Is Spinal Stenosis Hereditary?

by LMatthews on April 7, 2012

spinal stenosis hereditary

Spinal stenosis may have a genetic component but age-related degeneration is the usual culprit.

When first diagnosed with spinal stenosis, many patients ask if the condition is hereditary. Spinal stenosis can be caused by a wide variety of conditions and diseases, as well as acute injury to the spine, but it is generally considered to be a higher risk for some patients who have a family history of spinal problems such as spondylosis, scoliosis, and degenerative disc disease. Where spinal stenosis exists in several family members it is often wise to pay particular attention to back health throughout life as it is possible to inherit a predisposition for spinal stenosis and the problems, such as pinched nerves, that go along with the condition.

What is Spinal Stenosis?

Stenosis simply means ‘narrowing’ so it is possible to have arterial stenosis, tracheal stenosis, and mitral valve stenosis amongst other things. Spinal stenosis is, therefore, the narrowing of the spaces in the spinal canal, with or without symptoms, depending on the impact of the reduction in space on the nerves, spinal cord, and blood vessels. Spinal stenosis with neurogenic claudication is often responsible for back pain, radiating nerve pain, weakness, numbness, and paraesthesia in the limbs, and familiar conditions such as sciatica.

Acute and Inherited Causes of Spinal Stenosis

An acute period of inflammation caused by illness or infection may lead to pinched nerves, as can longer-term conditions such as degenerative disc disease, or arthritis in the spine. Not all patients suffering from spinal stenosis have a predisposition towards the condition as many incur a singular trauma to the spine from a fall, whiplash, or other accident. That being said, patients with congenitally narrow spaces in the spine are more likely to suffer permanent or more severe effects after such an injury. Where spinal stenosis occurs at a younger age it is also more likely that genetics are partly to blame for their symptoms. Some very young patients with congenitally narrow foramina can experience the symptoms of spinal stenosis and pinched nerves but fail to be properly diagnosed simply because they are considered too young to have such a condition usually connected to age-related degeneration of the spine.

Who Gets Spinal Stenosis?

inherited spinal stenosis falling woman

Acute injury, such as a fall, can lead to spinal stenosis, as can degenerative spine disease.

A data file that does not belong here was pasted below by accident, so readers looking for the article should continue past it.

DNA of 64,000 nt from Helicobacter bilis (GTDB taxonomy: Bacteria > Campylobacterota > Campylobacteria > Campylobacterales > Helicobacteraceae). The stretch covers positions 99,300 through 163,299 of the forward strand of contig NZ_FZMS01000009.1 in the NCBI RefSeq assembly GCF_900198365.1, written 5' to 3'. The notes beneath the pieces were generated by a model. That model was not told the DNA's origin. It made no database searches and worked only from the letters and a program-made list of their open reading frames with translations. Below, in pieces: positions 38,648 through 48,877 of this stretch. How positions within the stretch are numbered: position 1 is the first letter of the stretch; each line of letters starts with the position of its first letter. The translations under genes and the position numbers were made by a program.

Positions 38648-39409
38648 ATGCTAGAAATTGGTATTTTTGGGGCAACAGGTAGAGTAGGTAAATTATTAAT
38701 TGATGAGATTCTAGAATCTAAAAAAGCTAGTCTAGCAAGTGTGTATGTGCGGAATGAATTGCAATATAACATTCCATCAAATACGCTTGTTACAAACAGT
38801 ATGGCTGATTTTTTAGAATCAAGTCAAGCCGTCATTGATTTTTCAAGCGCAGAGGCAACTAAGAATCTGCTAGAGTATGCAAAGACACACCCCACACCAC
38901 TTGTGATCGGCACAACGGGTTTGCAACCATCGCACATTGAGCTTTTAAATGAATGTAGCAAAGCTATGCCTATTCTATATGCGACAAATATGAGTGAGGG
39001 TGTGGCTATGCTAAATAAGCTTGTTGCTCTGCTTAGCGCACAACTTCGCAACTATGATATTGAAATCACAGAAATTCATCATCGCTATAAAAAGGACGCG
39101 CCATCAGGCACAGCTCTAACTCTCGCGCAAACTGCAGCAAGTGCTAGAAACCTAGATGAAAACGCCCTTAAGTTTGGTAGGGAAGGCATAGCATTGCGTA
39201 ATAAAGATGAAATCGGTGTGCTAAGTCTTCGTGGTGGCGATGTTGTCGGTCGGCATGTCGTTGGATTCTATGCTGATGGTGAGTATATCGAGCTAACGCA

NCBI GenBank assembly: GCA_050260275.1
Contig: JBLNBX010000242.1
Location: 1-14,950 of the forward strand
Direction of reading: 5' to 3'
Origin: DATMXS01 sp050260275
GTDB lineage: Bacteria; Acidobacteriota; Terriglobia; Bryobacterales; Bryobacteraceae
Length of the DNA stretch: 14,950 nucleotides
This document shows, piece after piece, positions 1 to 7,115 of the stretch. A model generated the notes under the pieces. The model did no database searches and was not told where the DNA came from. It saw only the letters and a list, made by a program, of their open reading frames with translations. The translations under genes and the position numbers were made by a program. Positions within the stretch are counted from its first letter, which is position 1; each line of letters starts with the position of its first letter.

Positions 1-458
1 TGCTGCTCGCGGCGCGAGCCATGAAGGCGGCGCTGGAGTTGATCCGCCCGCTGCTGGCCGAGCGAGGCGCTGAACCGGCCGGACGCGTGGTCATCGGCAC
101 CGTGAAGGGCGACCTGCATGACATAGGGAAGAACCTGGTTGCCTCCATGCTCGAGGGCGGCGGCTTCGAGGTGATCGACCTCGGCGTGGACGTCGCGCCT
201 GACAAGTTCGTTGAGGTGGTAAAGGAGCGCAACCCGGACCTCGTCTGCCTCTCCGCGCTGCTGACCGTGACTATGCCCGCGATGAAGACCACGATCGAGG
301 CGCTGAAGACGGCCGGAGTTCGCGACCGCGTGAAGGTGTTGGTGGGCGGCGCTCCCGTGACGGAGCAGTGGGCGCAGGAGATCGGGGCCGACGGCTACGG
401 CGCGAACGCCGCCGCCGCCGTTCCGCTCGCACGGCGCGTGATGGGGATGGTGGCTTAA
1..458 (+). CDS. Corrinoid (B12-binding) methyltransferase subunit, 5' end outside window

Spinal stenosis sufferers are usually over fifty years of age, often have jobs requiring repetitive manual stress and strain on the back, and may also have arthritis symptoms in other areas of the body such as the hands or feet. Spinal stenosis is usually degenerative, with the growth of bone spurs in an unstable spine following on from degeneration of the intervertebral discs and thickening of the spinal ligaments. These are the body’s ways of trying to stabilize the spinal column but often the mechanisms backfire and result in pinched nerves or spinal cord compression. Changes in the bone and soft tissues of the spine are more likely where a patient has had previous injury, either acute or repetitive minor injuries due to work or a particular hobby such as surfing, weightlifting, or even flying aircraft.

Diagnosing Spinal Stenosis

Spinal stenosis commonly goes undetected until acute symptoms arise or the patient undergoes an X-Ray or MRI scan for an unrelated issue. Many people remain asymptomatic even where evidence of spinal stenosis is clear to see on such diagnostic imaging and, in such cases, treatment is usually unwarranted and symptoms may never arise. In other cases, even mild spinal stenosis in the lumbar spine or cervical spine can cause debilitating symptoms and require treatment. Some conditions which can cause spinal stenosis and are known to have a hereditary component include ankylosing spondylitis, and rheumatoid arthritis, and so physicians may be more inclined to investigate these as possible causes of symptoms in a patients with close relatives with such conditions.

Treating Acute and Chronic Spinal Stenosis

Patients with a family history of spinal stenosis and symptoms of the condition may wish to take preventative steps earlier in life and seek medical attention for more minor symptoms earlier in order to try to counteract their genetic propensity to the back condition. However, just because a patient’s family members have had to undergo back surgery for spinal stenosis this does not mean that they themselves will also need, or benefit from, surgery.

Patients whose spinal stenosis is inherited and centers mainly on arthritic changes in the spine may find that certain medications or natural supplements and lifestyle modifications can slow down such degeneration. Others may find that knowing their family history and what has worked for other relatives with spinal stenosis can aid their own diagnosis and treatment but it is important to remember that whilst spinal stenosis can be inherited it is also often caused by everyday wear and tear or acute injury to the spine.

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